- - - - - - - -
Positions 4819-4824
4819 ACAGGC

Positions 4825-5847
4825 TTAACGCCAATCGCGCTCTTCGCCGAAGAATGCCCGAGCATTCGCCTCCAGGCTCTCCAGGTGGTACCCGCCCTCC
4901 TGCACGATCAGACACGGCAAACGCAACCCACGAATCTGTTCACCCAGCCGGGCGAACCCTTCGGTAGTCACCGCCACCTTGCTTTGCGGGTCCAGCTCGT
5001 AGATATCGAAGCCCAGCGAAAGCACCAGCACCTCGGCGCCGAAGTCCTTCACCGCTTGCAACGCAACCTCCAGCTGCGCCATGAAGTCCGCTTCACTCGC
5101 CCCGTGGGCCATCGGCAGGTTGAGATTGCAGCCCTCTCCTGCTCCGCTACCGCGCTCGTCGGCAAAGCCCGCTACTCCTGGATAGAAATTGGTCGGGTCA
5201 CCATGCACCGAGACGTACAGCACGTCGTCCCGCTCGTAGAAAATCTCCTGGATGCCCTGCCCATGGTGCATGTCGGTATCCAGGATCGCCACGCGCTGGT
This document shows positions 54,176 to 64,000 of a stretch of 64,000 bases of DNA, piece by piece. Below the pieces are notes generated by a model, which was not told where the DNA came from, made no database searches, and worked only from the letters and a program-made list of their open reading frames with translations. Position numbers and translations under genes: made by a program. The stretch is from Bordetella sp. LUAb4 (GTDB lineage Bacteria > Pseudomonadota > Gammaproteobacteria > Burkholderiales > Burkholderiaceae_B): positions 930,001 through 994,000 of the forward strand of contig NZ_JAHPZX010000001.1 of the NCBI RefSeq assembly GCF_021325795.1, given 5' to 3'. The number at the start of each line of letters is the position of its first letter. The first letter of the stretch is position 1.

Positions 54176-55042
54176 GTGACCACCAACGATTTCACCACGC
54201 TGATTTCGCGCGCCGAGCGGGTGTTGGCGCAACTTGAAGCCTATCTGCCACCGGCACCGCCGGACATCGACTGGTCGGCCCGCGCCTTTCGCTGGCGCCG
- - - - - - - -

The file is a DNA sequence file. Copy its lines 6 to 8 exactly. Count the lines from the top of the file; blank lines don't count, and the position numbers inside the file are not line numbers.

5001 AGATATCGAAGCCCAGCGAAAGCACCAGCACCTCGGCGCCGAAGTCCTTCACCGCTTGCAACGCAACCTCCAGCTGCGCCATGAAGTCCGCTTCACTCGC
5101 CCCGTGGGCCATCGGCAGGTTGAGATTGCAGCCCTCTCCTGCTCCGCTACCGCGCTCGTCGGCAAAGCCCGCTACTCCTGGATAGAAATTGGTCGGGTCA
5201 CCATGCACCGAGACGTACAGCACGTCGTCCCGCTCGTAGAAAATCTCCTGGATGCCCTGCCCATGGTGCATGTCGGTATCCAGGATCGCCACGCGCTGGT